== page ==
Boston declares snow emergency, closes public schools Tuesday

Grace Zokovitch, Boston Herald on

Published in Weather News

BOSTON — Boston will go under a snow emergency Monday night, and all municipal buildings and BPS schools will be closed for Tuesday’s storm, Mayor Michelle Wu announced Monday morning.

“The best projections right now estimate that we will likely get between eight and 12 inches of snow in total, that it will come down pretty heavily during the morning commute starting earlier in the morning and potentially continuing all the way through the afternoon tomorrow,” Wu said at a press briefing on the snow emergency. “That means that we are making the call today that Boston Public Schools will be closed tomorrow.”

Statewide, Gov. Maura Healey directed non-essential state employees in the executive branch to stay home Tuesday.

Boston’s snow emergency parking ban will go into effect at 10 p.m. Monday night, Wu said, to help keep posted roads and major arteries clear of snow and available for emergency vehicles.

Residents are encouraged to look out for signs posted to indicate streets with restricted parking during snow emergencies, city officials said. Any cars parked along restricted roads or in BPS lots will be towed. A map of roads with restricted parking during snow emergencies and information on discounted alternative parking is available on

Residents may also use space savers for up to 48 hours after the snow emergency ends in Boston, except in the South End and Bay Village, which do not allow space savers.

In addition to schools, municipal buildings in Boston will be closed Tuesday, Wu said. These include BCYF centers and all Boston Public Library branches. Of city staff, she added, only Emergency Operations personnel will be reporting in person.

The city is well-prepared for this first major snowstorm in over two years, said Chief of Streets Jascha Franklin-Hodge, with nearly 40,000 tonnes of salt and over 800 pieces of city-owned and contractor snow-clearing equipment ready to go.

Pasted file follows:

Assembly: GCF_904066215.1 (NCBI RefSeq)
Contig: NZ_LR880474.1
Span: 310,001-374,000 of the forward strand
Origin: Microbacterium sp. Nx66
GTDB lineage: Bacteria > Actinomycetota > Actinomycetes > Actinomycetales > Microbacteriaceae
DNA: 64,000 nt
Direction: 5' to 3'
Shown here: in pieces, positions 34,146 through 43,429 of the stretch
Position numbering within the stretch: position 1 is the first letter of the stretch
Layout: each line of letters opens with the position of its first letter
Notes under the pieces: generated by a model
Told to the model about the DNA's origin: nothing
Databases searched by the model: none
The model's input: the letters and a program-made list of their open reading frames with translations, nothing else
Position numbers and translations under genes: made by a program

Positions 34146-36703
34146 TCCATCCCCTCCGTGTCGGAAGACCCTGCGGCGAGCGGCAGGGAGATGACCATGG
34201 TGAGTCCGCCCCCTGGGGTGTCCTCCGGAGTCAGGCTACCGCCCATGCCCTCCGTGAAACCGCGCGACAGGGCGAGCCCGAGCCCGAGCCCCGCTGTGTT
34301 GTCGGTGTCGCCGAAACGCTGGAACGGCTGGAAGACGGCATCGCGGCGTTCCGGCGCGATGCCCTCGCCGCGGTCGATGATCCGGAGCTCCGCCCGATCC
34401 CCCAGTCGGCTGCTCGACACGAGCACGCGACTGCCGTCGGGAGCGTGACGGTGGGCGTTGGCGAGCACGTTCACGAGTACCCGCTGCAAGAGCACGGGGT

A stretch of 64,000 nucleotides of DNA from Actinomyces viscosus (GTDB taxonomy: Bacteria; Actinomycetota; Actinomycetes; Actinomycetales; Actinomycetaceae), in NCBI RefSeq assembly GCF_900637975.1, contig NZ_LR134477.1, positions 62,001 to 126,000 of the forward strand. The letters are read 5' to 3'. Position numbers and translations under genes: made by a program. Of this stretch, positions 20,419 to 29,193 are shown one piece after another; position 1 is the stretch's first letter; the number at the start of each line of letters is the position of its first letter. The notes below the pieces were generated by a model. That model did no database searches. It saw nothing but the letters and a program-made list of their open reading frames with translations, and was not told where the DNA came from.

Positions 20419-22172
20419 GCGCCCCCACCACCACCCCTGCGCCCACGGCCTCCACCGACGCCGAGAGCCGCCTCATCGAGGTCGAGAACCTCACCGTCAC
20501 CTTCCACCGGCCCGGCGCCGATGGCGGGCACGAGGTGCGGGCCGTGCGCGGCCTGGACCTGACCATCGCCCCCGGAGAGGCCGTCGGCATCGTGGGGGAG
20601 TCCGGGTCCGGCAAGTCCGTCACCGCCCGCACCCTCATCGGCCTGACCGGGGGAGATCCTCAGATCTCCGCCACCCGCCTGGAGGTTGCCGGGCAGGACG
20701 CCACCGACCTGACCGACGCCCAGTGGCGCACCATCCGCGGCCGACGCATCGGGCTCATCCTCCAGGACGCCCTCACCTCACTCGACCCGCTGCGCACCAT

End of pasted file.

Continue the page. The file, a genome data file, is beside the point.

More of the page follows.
In addition to heavy snow and wind, Franklin-Hodge said, teams are also preparing for possible coastal flooding.


“While we’re prepared for the storm, the forecast models that we’re looking at are showing snowfall rates of as high as one to two inches an hour during the peak of the storm,” said Franklin-Hodge. “And what that means is that there will be times where snow accumulates on the roads.”

As much as possible, city officials echoed, residents should stay off the roads and work from home.

Property owners are responsible for clearing snow from sidewalks and curb ramps along the property within three hours of snowfall ending or within three hours of sunrise if snowfall ends overnight. Shovelers should not toss snow into the street, Franklin-Hodge emphasized, and the city will hand out tickets to those who do so or fail to shovel.

City officials also encouraged residents to check on neighbors and loved ones, especially seniors and unhoused people, and call 911 for anyone who looks like they need help out in the cold.

Emergency shelters will be open and taking walk-ins 24 hours a day, Wu said. The men’s shelter is located at 112 South Hampton St., and women can access the Woods Mullen shelter at 794 Massachusetts Ave.

“Most importantly, please remember to check in, reach out to your family and neighbors, loved ones, friends,” Wu said. “Make sure that everyone has a plan to stay inside and stay safe and warm. We know that when our community comes together, we can weather any storm.”

More information on snow preparations, assistance and resources is available on or via the 311 phone number or app.


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